Thursday, October 7, 2010

Open Book

That's me.

Go "Anonymous" if you like.

This is my one open invitation for you to do so.

And don't worry about me tracking you down.

Anyone who knows me can tell you that I'm too lazy to do that stuff.

Even though I promised pictures from our trek to the land of battered fried cheese balls (mmmm), that will have to wait another day.


Because I unexpectedly had a few Ds-inspired moments today. They caught me totally off-guard.

While away, my TiVo overflowed. That should tell me that I watch too much crap, but instead of beating myself up about it, I grabbed some goldfish crackers (OMG, when did they get so good?!) and plopped on the couch to watch the latest episode of "Glee."

Now, if you don't watch the show, I must tell you that one of the characters in the ensemble cast is both coach to, and a younger sister of, a person with Ds. Her name is Sue.

So, in this episode, Sue is talking about her personal spiritual beliefs and how those came to be.

She said that she used to pray as a child because she noticed that her older sister, whom she idolized, was not respected by other people. They made fun of her. They called her names. And that made Sue very sad. She wanted it to stop. So she prayed for her sister to be cured.

<<< OMG, TEARS! >>>

So, yeah, I welled up a little.

And then, after that was over, I clicked over to "Extreme Makeover: Home Edition." Now, I don't usually watch that show, but I recorded it this time because a friend informed me that they were featuring a family that included six people with Ds. Michelle and I caught part of the episode, but I didn't see the beginning and I wanted to know the backstory. (Big ups to Blackberries with TiVo apps.)

I just feel like I have to say some things here.

I don't care what you hear on TV.

1. People with Ds are not banished to a life indoors. They can leave the house and live fulfilling lives.

2. Adults with Ds are not "kids."


3. It is insulting to call people with Ds anything other than people who happen to have Ds. Saying things like, "They're Down syndrome."? Really? How does that even sound right?

There was more, but those are the things that really stuck with me.

It was a nice house when they were done, so yay. But damn. No one thought to correct the voiceovers?

I also heard, on Rosie O's radio show this morning, a woman who called in regarding Glee say, "blah blah blah and then the part with Sue and her Down syndrome sister blah blah blah."

Grates every time.

Why must people say it like that? Why do so many people use it as an adjective instead of as a noun?

Honestly, I can understand if someone were to describe me as "the Black lady", but would you call me "Sore Throat Crittle"? Or, because Ds is not an illness and I don't want to even to allude to it as such, "Size 7.5 Shoe Crittle"? Would you say that I am my size 7.5 shoes?

I don't know if I'm being perfectly clear here, but the point I'm trying to make is that I have a sore throat and I wear a size 7.5 shoe. Those are not who I am.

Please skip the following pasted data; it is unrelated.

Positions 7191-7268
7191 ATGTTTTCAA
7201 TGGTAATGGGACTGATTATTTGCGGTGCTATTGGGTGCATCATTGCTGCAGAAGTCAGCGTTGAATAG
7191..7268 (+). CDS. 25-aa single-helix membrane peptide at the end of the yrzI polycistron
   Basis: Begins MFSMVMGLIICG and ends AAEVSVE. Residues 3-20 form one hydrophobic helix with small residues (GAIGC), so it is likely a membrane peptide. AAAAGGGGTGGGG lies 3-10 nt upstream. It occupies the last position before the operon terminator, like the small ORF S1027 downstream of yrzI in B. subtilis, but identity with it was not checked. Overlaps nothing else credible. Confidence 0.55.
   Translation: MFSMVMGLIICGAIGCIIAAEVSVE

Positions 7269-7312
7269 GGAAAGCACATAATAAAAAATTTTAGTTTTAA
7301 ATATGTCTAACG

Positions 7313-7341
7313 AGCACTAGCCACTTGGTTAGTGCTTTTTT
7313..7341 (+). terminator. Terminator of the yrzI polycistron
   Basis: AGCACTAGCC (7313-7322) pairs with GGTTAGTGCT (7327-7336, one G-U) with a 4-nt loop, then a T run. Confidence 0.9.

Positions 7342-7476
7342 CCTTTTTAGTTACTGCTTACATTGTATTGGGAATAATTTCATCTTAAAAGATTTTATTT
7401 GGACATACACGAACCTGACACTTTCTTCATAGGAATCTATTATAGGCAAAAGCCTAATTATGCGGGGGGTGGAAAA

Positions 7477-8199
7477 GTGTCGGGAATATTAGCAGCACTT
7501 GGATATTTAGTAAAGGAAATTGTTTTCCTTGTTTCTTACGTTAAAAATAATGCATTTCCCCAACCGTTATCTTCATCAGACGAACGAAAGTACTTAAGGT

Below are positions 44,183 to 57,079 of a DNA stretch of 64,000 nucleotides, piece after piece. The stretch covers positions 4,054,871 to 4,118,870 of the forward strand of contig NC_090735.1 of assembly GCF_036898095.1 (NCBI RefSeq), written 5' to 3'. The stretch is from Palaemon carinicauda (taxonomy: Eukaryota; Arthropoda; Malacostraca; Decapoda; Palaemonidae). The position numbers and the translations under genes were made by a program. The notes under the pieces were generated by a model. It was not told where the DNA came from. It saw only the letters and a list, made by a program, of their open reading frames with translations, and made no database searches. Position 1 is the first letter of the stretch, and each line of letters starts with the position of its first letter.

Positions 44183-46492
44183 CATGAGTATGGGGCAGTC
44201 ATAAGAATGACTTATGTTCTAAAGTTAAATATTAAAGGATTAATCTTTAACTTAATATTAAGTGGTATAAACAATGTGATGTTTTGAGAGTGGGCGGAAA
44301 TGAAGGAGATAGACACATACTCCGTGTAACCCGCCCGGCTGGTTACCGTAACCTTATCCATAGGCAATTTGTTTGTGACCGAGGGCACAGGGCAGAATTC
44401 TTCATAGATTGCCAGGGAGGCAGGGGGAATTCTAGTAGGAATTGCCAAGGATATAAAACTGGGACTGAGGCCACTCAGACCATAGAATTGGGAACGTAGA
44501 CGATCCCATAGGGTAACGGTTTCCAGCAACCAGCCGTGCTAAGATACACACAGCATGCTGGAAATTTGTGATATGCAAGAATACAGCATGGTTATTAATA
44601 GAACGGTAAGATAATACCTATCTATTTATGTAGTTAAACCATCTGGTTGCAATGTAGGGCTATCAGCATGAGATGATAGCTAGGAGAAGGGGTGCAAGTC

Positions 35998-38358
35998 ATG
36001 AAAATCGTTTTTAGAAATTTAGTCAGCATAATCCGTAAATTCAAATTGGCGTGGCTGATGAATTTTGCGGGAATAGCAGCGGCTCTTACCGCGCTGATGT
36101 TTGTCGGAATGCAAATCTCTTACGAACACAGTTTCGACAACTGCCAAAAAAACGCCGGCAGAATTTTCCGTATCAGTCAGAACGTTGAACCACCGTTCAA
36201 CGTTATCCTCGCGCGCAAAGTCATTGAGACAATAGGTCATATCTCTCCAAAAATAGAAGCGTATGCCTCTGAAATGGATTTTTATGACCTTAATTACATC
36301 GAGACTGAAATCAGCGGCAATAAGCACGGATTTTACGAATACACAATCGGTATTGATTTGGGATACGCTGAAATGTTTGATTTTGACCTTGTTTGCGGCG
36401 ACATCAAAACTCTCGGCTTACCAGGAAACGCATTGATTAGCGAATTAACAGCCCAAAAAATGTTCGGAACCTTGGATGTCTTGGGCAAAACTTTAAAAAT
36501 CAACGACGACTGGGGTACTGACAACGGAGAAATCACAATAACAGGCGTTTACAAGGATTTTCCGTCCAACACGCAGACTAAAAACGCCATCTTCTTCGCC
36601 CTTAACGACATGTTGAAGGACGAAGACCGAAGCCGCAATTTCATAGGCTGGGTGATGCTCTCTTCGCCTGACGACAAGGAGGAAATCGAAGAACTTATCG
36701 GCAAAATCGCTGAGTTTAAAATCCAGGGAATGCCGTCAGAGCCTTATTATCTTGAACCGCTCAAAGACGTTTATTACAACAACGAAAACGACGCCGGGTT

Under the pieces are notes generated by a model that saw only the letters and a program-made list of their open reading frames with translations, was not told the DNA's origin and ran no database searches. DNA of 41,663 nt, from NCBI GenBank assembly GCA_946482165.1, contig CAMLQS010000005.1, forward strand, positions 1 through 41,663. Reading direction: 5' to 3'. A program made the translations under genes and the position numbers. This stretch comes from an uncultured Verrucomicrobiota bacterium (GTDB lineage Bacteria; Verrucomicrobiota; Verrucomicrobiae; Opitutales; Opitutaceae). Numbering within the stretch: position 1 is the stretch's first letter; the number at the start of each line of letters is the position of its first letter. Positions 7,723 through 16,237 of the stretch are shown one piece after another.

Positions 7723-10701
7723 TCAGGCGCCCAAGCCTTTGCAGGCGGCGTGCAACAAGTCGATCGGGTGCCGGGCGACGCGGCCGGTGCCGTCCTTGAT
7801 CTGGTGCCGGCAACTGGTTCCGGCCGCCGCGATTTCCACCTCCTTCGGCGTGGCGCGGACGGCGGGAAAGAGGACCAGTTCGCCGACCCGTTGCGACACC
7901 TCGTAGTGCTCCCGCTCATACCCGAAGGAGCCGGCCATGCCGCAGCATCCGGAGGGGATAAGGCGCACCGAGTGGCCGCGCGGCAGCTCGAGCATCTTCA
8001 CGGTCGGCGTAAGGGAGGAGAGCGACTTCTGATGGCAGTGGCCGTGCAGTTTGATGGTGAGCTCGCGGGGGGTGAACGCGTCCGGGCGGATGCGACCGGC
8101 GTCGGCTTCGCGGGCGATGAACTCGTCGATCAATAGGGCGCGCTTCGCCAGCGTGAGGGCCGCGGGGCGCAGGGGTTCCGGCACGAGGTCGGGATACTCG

Playette has Ds. It's not who she is. She is so much more than her diagnosis.


Ok, so at least as I watched "Teen Mom" tonight (don't judge me, my kid was already asleep), I noticed that they bleeped the R-word.

That made me feel a little better.


What I originally came here to say was:



There's a lot of bad info out there.

I want to help.

Do it for the "kids."

I'm kidding.

Only about the "kids" part.

Totally serious about you asking me whatever you want to know about all things Ds-related.

Personal or otherwise.

Go anon or email me directly if you must.


Lacia said...

Oh my gosh, I totally teared up at that Glee episode. When Sue's older sister is on, it gets me EVERY time!!

krlr said...

Ugh. I can't watch stuff like that... I tried to watch the hidden camera show w/the evil (actress) going off on the grocery clerk w/DS and I made it through all of 10 seconds, with my eyes firmly covered & head averted. Glee just hasn't made it to the DVR yet - though guess that'll be fixed asap.

But I actually wanted to comment about the request for questions. I would like to say I'm with you but this was my one experience: The very new office asst came over to me one morning, before my second cup of coffee (which might explain my reaction), and said her pregnant sister just rec’d 'poor' test results, she was at high risk to have a baby w/DS, was hysterical, and blaming herself because she had HBP and was on bed rest and thought the two were connected. Please excuse the expression, but I was literally dumbstruck and stared at her for a LONG time while trying to figure out what my response SHOULD be. I ended up with an uber-simple “at conception” reassurance and suggested she GOOGLE and, idon’tknow, talk to her doctor? But what struck me most was that my cubicle is isolated in a corner, gets zero passing foot traffic, and she’d only walked past to drop off mail, & never stayed to chat. I have lots of pix of both my kids up but they aren’t poster sized & aren’t really in direct line of sight. Meaning she lingered & checked out my kids’ photos while I was out, or my family is open for discussion at the office? (she’d only been there about a month) Either answer is creepy. I’m more than happy to chat about therapy, what my girl’s latest accomplishments are, etc, but that was disturbing. More disturbing is that I’ve never asked how that pregnancy turned out. Definitely don’t want to know.

Maya said...

Chrystal, I struggle with the faith thing every day. I don't know what I believe sometimes but when Sue's sister said "God doesn't make mistakes," well, I about lost it. It was absolutely beautiful.

I love that show more than I've loved a show in a long while. I hope some people out there learn something from it.